Agricultural issues remain on Goodale’s radar

Former ag minister says he misses contact with rural voters under the redrawn riding that comprises only city voters

For the first time in his long political career, Ralph Goodale is not courting rural voters.

The redrawn riding boundaries for the Oct. 19 federal election put Goodale’s Regina-Wascana riding completely within city limits.

“I miss it in the sense of campaigning because I’ve always had some kind of rural campaigning in every riding I’ve had,” said the veteran Liberal MP.

“Sometimes the issues were difficult and you had to swim up-stream a little bit, but it’s always something I thoroughly enjoyed.”

And it won’t stop the former agriculture and finance minister from raising agricultural issues, particularly as they relate to the West.

He said party leader Justin Trudeau hears from him regularly on issues such as safety nets, grain transportation and the dismantling of the Prairie Farm Rehabilitation Administration.

The latter is referenced in both the environmental and infrastructure sections of the Liberal platform, Goodale said.

He said the former PFRA Shelterbelt Centre at Indian Head, Sask., is a “mess” and a “disgrace” after being essentially abandoned.

He sees a role for a PFRA-like agency in the future: an organization that deals with basic water and soil and practical solutions for real-life prairie problems.

The droughts and floods of the past several years point to the need for proper water and soil management. Provinces, universities and landowners through watershed associations are picking up some of the slack, but Goodale said there is no overall vision.

“I think that the government of Canada needs to become a participant, not as a dictator, but someone that can bring experience, expertise, a co-ordination ability, money, to the table to help build the co-operation, the collaboration and in a very real sense the infrastructure that we need to make the Prairies more resilient in the face of widely variable drought and flood cycles,” he said in his Regina campaign office.

He said the PFRA, which was formed in 1935, is not the model for today, but there are lessons and expertise from its history that could be used.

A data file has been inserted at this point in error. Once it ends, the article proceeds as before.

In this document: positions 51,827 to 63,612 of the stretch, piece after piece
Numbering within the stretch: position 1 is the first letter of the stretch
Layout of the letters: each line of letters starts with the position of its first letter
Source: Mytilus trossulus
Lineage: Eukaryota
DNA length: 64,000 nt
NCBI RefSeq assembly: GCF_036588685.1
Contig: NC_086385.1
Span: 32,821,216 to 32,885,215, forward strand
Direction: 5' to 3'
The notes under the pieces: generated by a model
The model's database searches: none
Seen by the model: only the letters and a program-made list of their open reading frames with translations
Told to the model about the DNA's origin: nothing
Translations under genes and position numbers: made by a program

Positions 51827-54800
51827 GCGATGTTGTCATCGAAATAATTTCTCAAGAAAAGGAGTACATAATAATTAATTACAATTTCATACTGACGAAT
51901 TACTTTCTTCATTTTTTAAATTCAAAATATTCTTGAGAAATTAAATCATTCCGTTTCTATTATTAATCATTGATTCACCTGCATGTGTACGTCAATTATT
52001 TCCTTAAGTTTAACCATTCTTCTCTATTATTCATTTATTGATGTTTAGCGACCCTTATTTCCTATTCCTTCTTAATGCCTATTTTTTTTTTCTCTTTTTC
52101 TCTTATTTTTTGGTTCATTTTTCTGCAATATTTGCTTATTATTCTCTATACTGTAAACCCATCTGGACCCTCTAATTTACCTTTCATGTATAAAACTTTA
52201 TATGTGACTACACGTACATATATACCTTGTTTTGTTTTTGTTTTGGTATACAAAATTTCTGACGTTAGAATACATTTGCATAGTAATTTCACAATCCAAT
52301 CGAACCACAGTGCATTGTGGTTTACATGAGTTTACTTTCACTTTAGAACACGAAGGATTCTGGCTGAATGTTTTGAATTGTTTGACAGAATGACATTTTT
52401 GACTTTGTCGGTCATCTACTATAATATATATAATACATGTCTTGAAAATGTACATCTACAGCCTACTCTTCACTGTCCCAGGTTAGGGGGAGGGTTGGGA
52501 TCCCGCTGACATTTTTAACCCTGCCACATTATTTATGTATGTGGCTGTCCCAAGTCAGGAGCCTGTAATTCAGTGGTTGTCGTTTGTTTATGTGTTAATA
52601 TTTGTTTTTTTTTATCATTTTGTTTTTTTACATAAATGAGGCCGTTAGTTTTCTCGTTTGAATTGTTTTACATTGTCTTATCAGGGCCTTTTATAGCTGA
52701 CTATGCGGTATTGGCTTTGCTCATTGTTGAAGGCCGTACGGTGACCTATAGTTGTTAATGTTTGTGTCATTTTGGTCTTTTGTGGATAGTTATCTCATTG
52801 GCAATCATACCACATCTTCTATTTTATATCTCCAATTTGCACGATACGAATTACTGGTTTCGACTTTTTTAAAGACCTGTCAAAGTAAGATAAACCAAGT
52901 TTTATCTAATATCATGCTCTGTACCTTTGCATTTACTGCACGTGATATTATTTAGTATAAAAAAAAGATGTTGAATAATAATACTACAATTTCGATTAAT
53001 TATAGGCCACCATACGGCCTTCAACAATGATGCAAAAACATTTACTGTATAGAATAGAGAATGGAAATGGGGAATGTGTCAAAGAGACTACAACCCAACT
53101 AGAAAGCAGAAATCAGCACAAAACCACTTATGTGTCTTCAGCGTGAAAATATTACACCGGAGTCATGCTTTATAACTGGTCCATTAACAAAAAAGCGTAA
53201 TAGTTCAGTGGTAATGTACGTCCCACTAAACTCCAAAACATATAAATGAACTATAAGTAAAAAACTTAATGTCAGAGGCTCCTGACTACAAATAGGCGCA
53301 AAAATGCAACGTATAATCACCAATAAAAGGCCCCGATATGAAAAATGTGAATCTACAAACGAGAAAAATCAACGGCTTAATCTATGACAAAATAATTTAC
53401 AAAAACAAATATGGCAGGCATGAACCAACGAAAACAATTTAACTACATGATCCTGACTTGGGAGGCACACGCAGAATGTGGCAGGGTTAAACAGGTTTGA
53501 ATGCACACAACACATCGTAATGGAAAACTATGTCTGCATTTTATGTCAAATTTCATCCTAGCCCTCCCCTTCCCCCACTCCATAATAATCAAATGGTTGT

“The spirit of PFRA needs to be rekindled,” Goodale said.

In terms of grain transportation, he said farmers are captive shippers who should expect that increasing yields will be handled by an adequate system and that railway failures will be penalized.

He also said farmers must have direct representation somewhere in that system. The Canadian Wheat Board, “love it or hate it,” at least gave farmers a voice they no longer have, he added.

“You need a system where railway performance is far more precisely defined, not in the language of the act that goes back to the 1800s, as to what constitutes suitable and adequate accommodation,” he said.

“It’s nothing more complicated than basic contract law.”

Many are waiting for the results of the Canadian Transportation Act review with high hopes, and Goodale said the CTA might have to take on the role of representing farmers’ interests.

He said farmers and organizations continue to raise safety nets with him. They are concerned about how margins are calculated and the threshold triggers.

“The federal government simply has to be prepared to sit down with producers and with provinces and have an honest look at safety nets in terms of their design and structure and in terms of their adequacy,” he said.

Some have suggested that the last few years of relatively good prices have masked the inadequacies of the program. Goodale said a thorough review would determine that.

He said safety nets and research have absorbed the biggest hits in Conservative cost cutting. The Liberals are pledging to focus more on research.

Goodale said applied science in partnership with the private sector, such as the extensive work companies have undertaken with canola, is important, but it all begins with pure science.

“There would be nothing to investigate if Keith Downey hadn’t been doing pure science, what, 45 years ago, and just happened to invent this little crop in the first place,” he said.

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